And here’s another June Word Prompts Chart, from Tessa who says: “I like the way one idea generates another and I find links between the boxes. I quite like doing a catch-up batch. I enjoy doing them in pen with dashes of colour.”
I particularly like the way you’ve combined 5 Snake and 6 Danger Tessa!
A question that came up with the group of pleinair painters from the US who were on an art retreat on Skye last week was how I thought my on-location painting would relate to or influence my studio work. My answer was (paraphrasing) that I had no idea but I imagined it would be roundabout not directly connected.
Wrong! Sunday was my first “normal” studio day for a fortnight, and when I picked up a little painting to complete it, I found myself reaching for the Payne’s grey acrylic ink I’ve had so much fun using for location sketching. The painting ended up quite different to where it was — more intense colour and strong black (or rather, Payne’s grey).
I still liked it in the morning, and have found myself continuing to reach almost entirely for my acrylic ink.
A comment about the painting I shared on Friday reminded me how paintings I regard as successful are frequently built on ones I regard as lacking.
“Such movement, yet so simple, and not overworked. How you do it is a marvel.” — L.
My response was:
“What you don’t see is the previous overworked one that taught me to do this one.”
And here’s a photo of it for everyone to see. Of course I had intended for the first drawing, the one on the left, to be successful too. But I ruined it by being heavy-handed with the ink.
The damage started with an inadvertent splodge of Payne’s grey on the headland, where there should be vertical columns of rock with only some of it in shade. Being on dry paper the ink wasn’t keen to lift off, and then much of it was wind-dried before I’d decided what to do, and, and, and I can keep making excuses but the truth if I messed it up at this point.
If I’d had opaque white with me I could have mixed it with my inks and worked over the top, but I didn’t. Instead I tried to keep going with it, make the other areas more solid, but it didn’t help.
Time to put it aside, and try again. Instead of repeating the composition, trying to include the whole bay, I allowed myself to focus on the bit I was really enjoying, the pattern on the shore. Faced with a beautiful location, I tend to have a compulsion to “include it all”, but of course we needn’t. Slices of it are beautiful too.
Second time lucky. Or practice makes perfect.
Now I’m sure that at least one person is going to prefer the painting on the left to the more abstracted one on the right. So let me pre-empt and say I do like bits of it, but it’s not close to what I was wanting to achieve on that particular occasion. When I look at it weeks from now I might like it more or make a plan to take it further. And that’s why I don’t tear things up on the same day I paint them.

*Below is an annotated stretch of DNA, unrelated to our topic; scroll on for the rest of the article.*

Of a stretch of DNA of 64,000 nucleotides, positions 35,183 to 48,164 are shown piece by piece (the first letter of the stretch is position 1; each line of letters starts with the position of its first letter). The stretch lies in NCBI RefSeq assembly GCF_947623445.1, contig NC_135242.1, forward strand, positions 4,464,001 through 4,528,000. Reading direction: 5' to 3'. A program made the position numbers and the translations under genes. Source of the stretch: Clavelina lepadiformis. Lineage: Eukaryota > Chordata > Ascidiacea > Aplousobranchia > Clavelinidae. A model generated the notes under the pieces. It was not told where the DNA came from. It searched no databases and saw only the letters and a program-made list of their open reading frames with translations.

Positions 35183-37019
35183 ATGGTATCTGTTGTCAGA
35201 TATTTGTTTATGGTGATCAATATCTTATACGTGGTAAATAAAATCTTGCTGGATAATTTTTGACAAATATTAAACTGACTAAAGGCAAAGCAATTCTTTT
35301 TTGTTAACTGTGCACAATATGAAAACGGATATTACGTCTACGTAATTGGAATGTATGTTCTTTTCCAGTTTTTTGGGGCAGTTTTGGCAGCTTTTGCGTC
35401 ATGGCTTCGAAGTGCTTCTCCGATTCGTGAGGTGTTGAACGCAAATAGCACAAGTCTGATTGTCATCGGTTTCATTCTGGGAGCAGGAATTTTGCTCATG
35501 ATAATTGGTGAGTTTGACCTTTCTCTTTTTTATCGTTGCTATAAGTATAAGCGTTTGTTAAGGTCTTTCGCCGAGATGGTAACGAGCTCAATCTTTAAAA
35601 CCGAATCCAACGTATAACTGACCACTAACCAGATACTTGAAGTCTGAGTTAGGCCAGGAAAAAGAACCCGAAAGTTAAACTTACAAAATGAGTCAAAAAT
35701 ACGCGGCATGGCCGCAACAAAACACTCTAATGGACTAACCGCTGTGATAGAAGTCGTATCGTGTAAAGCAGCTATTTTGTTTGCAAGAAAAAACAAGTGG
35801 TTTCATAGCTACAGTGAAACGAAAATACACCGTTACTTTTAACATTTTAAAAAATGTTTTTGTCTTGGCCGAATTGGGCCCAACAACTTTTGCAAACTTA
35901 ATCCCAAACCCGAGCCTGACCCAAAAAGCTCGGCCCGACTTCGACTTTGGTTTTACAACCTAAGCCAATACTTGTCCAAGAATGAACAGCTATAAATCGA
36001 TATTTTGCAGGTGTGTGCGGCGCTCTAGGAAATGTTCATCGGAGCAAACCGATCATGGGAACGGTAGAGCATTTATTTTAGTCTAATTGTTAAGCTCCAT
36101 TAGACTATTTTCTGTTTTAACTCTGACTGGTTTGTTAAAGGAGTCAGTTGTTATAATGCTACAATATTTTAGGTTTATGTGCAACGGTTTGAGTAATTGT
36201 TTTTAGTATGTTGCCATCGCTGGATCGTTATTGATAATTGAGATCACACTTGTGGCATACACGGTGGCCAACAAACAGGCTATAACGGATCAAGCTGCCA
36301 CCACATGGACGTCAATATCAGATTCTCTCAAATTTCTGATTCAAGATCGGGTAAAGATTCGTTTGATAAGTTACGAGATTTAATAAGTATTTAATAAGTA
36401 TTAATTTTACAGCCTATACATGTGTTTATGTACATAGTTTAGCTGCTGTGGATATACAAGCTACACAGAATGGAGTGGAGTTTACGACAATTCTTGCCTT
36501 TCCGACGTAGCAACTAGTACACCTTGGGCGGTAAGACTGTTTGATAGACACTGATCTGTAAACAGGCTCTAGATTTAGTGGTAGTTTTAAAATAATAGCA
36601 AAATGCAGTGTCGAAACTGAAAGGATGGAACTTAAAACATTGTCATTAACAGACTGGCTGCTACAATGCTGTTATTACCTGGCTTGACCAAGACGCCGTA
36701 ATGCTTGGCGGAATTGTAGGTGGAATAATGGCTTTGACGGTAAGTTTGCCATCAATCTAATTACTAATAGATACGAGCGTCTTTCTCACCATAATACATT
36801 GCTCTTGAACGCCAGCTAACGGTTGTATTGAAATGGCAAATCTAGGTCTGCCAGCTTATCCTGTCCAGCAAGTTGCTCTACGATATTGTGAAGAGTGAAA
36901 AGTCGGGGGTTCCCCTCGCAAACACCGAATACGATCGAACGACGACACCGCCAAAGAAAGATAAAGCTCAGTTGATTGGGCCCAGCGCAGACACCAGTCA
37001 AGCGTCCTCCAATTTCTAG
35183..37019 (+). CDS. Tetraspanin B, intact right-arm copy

On the ‘other’ side of the waterbreak large bands of waves were crashing in, the result of the previous day’s strong north wind. (Larger than they look in this photo because I’m looking down on a steep shore.)
Moving to a favourite picnic table, overlooking the shore, the large boulders exposed, only small waves lapping through bands of seaweed. I’ve been here many times in the nearly 10 years we’ve been on Skye, but I think this was the lowest I’ve ever seen the tide.
I realised that for once I wasn’t staring into the distance, but was being mesmerized by the pattern on the shore. So out came the black ink, followed by a pot of an opaque fluid-acrylic orange that I grabbed as I headed out my studio from where it’s been sitting waiting to be tried for the first time.
Yes, I am applying it with a stick. It gives a randomness to the marks. And, yes, this stick does live in my pencil box because sticks can be hard to find in some locations.
Then, some “sea colours”, in acrylic inks. Payne’s grey, marine blue. A splash of acid yellow-green. Watercolour paper, 350gsm, A3 size.
It’s abstract, but I like it. For me it’s got a sense of location (though seashore, not necessarily Camus Mor) and the breeze in my hair. What others will see and feel, I can only guess.
I’ve been painting some small 15x20cm canvases alongside the large commission I’m working on. I’m now trying to decide which of these two, both inspired by Talisker Bay, is my favourite.
Just when I think it’s the one on the left, the one on the right tugs at me. Which would you choose (post a blog comment and let me know)? Both do feel a bit wintry to be painted in summer; it was sunny and warm in my studio, so perhaps at a subconscious level I was feeling a bit too hot. .